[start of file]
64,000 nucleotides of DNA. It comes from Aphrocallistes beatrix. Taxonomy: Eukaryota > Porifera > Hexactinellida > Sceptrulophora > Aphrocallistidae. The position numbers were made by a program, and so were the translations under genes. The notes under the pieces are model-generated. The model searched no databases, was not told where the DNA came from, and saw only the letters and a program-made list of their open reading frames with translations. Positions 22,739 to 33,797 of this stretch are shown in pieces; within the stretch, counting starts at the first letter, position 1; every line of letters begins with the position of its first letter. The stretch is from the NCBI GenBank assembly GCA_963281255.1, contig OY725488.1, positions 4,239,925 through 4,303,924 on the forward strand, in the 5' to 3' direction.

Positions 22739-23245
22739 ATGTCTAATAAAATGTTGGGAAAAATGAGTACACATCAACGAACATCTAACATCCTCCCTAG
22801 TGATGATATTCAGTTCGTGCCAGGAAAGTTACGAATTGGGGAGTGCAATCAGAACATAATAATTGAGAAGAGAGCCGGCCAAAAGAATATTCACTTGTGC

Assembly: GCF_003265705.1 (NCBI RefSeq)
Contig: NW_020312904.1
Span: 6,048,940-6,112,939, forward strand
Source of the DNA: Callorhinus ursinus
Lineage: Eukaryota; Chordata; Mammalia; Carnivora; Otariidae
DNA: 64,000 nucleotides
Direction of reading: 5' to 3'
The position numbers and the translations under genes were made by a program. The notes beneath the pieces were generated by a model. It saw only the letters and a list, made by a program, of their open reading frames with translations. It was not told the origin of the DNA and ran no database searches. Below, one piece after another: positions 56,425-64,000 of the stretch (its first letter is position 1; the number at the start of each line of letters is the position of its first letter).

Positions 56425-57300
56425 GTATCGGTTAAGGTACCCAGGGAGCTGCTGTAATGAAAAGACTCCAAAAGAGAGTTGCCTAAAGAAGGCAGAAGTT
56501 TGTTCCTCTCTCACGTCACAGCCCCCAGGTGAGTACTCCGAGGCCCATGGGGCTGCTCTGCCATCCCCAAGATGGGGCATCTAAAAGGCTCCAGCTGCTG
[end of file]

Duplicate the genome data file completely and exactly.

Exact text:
64,000 nucleotides of DNA. It comes from Aphrocallistes beatrix. Taxonomy: Eukaryota > Porifera > Hexactinellida > Sceptrulophora > Aphrocallistidae. The position numbers were made by a program, and so were the translations under genes. The notes under the pieces are model-generated. The model searched no databases, was not told where the DNA came from, and saw only the letters and a program-made list of their open reading frames with translations. Positions 22,739 to 33,797 of this stretch are shown in pieces; within the stretch, counting starts at the first letter, position 1; every line of letters begins with the position of its first letter. The stretch is from the NCBI GenBank assembly GCA_963281255.1, contig OY725488.1, positions 4,239,925 through 4,303,924 on the forward strand, in the 5' to 3' direction.

Positions 22739-23245
22739 ATGTCTAATAAAATGTTGGGAAAAATGAGTACACATCAACGAACATCTAACATCCTCCCTAG
22801 TGATGATATTCAGTTCGTGCCAGGAAAGTTACGAATTGGGGAGTGCAATCAGAACATAATAATTGAGAAGAGAGCCGGCCAAAAGAATATTCACTTGTGC

Assembly: GCF_003265705.1 (NCBI RefSeq)
Contig: NW_020312904.1
Span: 6,048,940-6,112,939, forward strand
Source of the DNA: Callorhinus ursinus
Lineage: Eukaryota; Chordata; Mammalia; Carnivora; Otariidae
DNA: 64,000 nucleotides
Direction of reading: 5' to 3'
The position numbers and the translations under genes were made by a program. The notes beneath the pieces were generated by a model. It saw only the letters and a list, made by a program, of their open reading frames with translations. It was not told the origin of the DNA and ran no database searches. Below, one piece after another: positions 56,425-64,000 of the stretch (its first letter is position 1; the number at the start of each line of letters is the position of its first letter).

Positions 56425-57300
56425 GTATCGGTTAAGGTACCCAGGGAGCTGCTGTAATGAAAAGACTCCAAAAGAGAGTTGCCTAAAGAAGGCAGAAGTT
56501 TGTTCCTCTCTCACGTCACAGCCCCCAGGTGAGTACTCCGAGGCCCATGGGGCTGCTCTGCCATCCCCAAGATGGGGCATCTAAAAGGCTCCAGCTGCTG